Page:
Choosing the best diet for your rabbit companion
10:29 PM, Wednesday, May 04
If you have a rabbit then you know by now they have a ‘sweet tooth.’ Like children, rabbits will gravitate toward any food that’s sweet, and with their cute little faces begging for a treat, it’s easy to give in and reward their antics with a yogurt drop or piece of banana.

Rabbits cannot make healthy food choices for themselves so it’s up to you to make sure they get a diet that will help them live their expected lifespan of 10 to 12 years. In the wild, rabbits pick and choose, browsing through leaves, shoots, grasses and barks, to make the best diet choices. In a domesticated environment, they depend solely on us to provide them with food; we need to make smart choices on their behalf.

The best diet for a rabbit is a simple one. Unlimited fresh grass hays, a limited portion of high-quality plain rabbit pellets (no dried fruits, seeds or nuts) and a good portion of greens every day. This provides them with a well-rounded diet that should keep them at a good weight and ward off chronic problems of the digestive tract. Depending on your rabbit’s age and (normal) weight, a pelleted food can provide essential daily minerals and vitamins. However, if your rabbit is obese you will have to cut way back on pellets or eliminate them entirely. House Rabbit Society recommends, in general, the following guidelines on feeding pellets. Limit the quantity of pellets you give your rabbit; a young bunny, under 8 months of age, can eat an unlimited amount of alfalfa-based pellets as they grow into their normal weight and size. Once they reach this point, switch them over to a measured portion of timothy- based pellets to maintain a healthy weight. An adult rabbit at its full size (this will depend upon breed) can get the following daily amounts: 3 to 5lbs – 1/8 cup, 5 to 8 lbs – 1/4 cup, 8 to 12 lbs – 1/2 cup and over 12 lbs – 3/4 cup. These guidelines are meant to be just that; general guidelines. You should always work with your vet to determine your rabbit’s individual needs based on his age, current weight, and any chronic health issues.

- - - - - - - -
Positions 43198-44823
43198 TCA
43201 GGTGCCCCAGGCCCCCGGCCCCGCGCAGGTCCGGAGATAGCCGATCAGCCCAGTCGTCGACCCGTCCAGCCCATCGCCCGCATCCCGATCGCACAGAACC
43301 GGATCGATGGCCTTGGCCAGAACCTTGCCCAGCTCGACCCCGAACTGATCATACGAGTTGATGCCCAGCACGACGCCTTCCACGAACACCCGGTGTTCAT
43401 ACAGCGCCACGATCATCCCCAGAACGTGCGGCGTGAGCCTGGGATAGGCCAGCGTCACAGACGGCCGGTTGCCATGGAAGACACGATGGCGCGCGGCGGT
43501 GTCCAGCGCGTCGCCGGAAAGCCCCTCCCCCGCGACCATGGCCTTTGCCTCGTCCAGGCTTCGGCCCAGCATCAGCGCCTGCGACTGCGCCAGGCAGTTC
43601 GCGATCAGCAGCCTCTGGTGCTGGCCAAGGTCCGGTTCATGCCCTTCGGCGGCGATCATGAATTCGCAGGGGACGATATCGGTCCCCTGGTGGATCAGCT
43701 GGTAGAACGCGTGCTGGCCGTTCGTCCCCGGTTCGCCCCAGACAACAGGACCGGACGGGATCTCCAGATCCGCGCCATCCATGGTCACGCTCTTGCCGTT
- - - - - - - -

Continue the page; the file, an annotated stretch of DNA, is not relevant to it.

So, what about that cute begging trick that little Hopper uses on you? You want to reward him with a treat but what is best? Treats should always be given in very small portions and infrequently throughout the week. Make sure that treats are not a regular part of your rabbit’s diet, but what they are intended to be; a special treat. Sticking to fresh items a sprig of mint, cilantro, or other herb is best. A small bit of fresh fruit is another option. Give a piece of apple, pear, or a cranberry (try the fresh ones when they come in season) or a blueberry. Steer clear of fruits with concentrated sweetness; dried fruits and those such as grapes or banana. You don’t want to have your rabbits get used to these very sweet items and eat them to the exclusion of healthy foods.

Another healthier choice is a hay-based cookie; a little, tiny, bunny cookie hand-made with nutritious ingredients. My bunnies’ favorites are Tigertail Treats and Critter Cookies. You can find these healthier alternatives at the HRS Bunny Store, a great location to purchase supplies, pellets and healthy treats for your bunny friend.

To be honest, if you’re browsing the Internet looking for diet advice you’re going to find a lot of conflicting information. But think of it like this. The House Rabbit Society’s goal is for your rabbit to live to the full capacity of his life – 10 to 12 years. For the past 25 years we’ve been studying rabbits closely, and have personally cared for nearly 30,000 rabbits. We’ve developed our feeding guidelines based on information we’ve learned from our vets, from nutritionists, and from the rabbits themselves. We’ve tinkered with diets to decrease obesity, and to help put on weight in older or ill rabbits. We don’t take this lightly and work very hard to make the best recommendations possible when we get diet questions from the public.

You can learn more about healthy diets for house rabbits on HRS websites www.sandiegorabbits.org and www.rabbit.org. Be sure you share what you’ve learned with your vet so he or she can work with you to tailor the best diet for your bunny.

~ Judith Pierce,

San Diego House Rabbit Society

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